Sometimes you have to look in the most unlikely places to find ways to improve your home’s energy efficiency. Your clothes dryer vent could be underperforming or clogged with lint and dirt.
If so, you could be losing an extra $15-25 per month in utilities. A dryer vent technician can inspect the system everywhere from the lint trap to the joint connections and see if any repairs or just a good cleaning is necessary to keep your dryer humming along, but not too hard.
As an added benefit, you’ll have more peace of mind about avoiding mold and fire hazards when it comes to your dryer system.
Did you know that if every home in the United States had low-flow showers, over 250 billion gallons could be conserved each year? That’s good for humanity and our whole planet, not just your utility bills.
Most people are worried that their shower won’t be as good, but there are some great options out there, such as Waterpik, that’ll give you an enjoyable shower while also saving water and energy.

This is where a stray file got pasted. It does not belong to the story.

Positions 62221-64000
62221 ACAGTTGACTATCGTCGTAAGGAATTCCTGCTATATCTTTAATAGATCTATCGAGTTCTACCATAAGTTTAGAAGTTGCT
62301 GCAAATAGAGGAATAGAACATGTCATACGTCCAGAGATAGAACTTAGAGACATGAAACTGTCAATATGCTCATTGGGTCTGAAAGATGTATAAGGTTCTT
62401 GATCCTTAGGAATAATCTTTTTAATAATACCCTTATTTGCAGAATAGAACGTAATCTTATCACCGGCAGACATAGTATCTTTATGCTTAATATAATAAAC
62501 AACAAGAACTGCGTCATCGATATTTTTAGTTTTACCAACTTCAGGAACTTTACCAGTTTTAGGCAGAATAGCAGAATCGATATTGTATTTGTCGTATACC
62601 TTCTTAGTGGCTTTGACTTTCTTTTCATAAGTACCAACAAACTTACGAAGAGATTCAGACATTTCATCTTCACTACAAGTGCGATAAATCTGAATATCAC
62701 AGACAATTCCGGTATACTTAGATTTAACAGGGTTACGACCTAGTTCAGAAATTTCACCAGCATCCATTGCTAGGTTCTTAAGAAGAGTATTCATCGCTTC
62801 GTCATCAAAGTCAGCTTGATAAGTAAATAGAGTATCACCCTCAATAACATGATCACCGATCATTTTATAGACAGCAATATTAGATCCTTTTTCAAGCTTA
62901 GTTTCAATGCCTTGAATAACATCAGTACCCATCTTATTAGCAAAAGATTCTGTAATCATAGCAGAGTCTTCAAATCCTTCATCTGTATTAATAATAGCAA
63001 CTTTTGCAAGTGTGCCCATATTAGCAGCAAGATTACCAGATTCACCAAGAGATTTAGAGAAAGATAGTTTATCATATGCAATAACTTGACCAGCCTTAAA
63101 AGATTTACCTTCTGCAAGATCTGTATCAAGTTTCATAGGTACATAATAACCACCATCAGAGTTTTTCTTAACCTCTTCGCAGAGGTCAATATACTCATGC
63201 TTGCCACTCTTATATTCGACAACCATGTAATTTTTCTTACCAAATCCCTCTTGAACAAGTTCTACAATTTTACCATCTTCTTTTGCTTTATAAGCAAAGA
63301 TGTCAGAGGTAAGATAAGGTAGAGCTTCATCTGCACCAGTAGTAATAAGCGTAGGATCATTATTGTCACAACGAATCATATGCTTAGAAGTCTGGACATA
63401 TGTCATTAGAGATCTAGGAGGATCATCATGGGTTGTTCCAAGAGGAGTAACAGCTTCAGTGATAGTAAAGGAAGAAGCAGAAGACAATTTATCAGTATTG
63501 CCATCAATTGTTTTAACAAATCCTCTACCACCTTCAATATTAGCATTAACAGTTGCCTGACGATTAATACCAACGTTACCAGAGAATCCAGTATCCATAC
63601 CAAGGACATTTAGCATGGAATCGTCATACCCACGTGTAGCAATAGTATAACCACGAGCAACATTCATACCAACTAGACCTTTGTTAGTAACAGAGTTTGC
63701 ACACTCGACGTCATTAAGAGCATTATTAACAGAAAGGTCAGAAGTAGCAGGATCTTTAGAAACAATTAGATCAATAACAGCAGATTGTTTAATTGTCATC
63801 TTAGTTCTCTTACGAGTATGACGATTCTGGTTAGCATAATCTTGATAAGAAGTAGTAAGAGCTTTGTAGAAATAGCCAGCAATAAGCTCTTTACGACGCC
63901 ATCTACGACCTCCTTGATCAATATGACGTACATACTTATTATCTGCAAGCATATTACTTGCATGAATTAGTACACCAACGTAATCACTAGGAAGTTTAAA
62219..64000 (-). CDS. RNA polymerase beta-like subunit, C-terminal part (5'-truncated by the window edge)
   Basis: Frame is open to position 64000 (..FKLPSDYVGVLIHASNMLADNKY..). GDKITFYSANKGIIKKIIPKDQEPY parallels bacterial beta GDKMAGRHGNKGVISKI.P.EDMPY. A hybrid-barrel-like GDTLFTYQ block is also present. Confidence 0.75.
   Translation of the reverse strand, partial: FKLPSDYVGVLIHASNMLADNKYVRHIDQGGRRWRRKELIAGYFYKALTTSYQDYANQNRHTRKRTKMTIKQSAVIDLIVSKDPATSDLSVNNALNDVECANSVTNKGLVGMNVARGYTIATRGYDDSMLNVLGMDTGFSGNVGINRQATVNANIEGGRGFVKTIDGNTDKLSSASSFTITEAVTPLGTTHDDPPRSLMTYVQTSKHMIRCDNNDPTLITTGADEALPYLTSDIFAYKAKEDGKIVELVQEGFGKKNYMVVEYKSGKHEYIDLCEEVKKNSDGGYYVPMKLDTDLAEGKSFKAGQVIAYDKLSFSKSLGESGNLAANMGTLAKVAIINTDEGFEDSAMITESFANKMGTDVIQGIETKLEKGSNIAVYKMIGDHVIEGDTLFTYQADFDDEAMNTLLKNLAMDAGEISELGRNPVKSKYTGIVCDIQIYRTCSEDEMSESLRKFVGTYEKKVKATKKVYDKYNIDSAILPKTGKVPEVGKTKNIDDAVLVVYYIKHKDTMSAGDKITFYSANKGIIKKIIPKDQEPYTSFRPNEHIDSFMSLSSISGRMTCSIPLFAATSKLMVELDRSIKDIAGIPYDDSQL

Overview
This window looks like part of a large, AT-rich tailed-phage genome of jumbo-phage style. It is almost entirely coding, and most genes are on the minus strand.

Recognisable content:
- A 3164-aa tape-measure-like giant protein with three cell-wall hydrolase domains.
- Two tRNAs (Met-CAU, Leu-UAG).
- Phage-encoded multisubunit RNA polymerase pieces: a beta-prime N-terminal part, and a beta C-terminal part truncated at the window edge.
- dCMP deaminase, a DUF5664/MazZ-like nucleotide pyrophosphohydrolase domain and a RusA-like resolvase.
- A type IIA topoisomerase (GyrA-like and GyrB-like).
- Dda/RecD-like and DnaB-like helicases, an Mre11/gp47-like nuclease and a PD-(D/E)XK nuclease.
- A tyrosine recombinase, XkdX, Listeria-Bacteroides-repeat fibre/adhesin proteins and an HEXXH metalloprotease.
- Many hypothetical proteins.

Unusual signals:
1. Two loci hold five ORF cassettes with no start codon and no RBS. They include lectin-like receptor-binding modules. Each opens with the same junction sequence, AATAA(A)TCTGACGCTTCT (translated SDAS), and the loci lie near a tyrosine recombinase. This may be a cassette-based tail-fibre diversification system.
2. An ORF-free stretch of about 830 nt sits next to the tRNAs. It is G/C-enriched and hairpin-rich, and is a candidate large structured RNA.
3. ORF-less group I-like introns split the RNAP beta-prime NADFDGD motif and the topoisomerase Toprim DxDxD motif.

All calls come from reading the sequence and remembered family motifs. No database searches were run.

Based on the average costs of hot water and sewer use in the United States, you can save about $50 per year with a low-flow showerhead.
It’s definitely more convenient to just leave things turned on when you’re not using them, but in the long run the costs do add up from energy usage. Do you really need the clock on your coffee maker while you’re at work, or the lights on in the daytime?
Even when an electronic item is turned off, if it’s still plugged in it does continue to drain a small amount of electricity. Lamps, toasters, phone chargers, stereos, laptops and DVD players are just a few of the “vampire” energy suckers that increase your bills even when you’re not using them.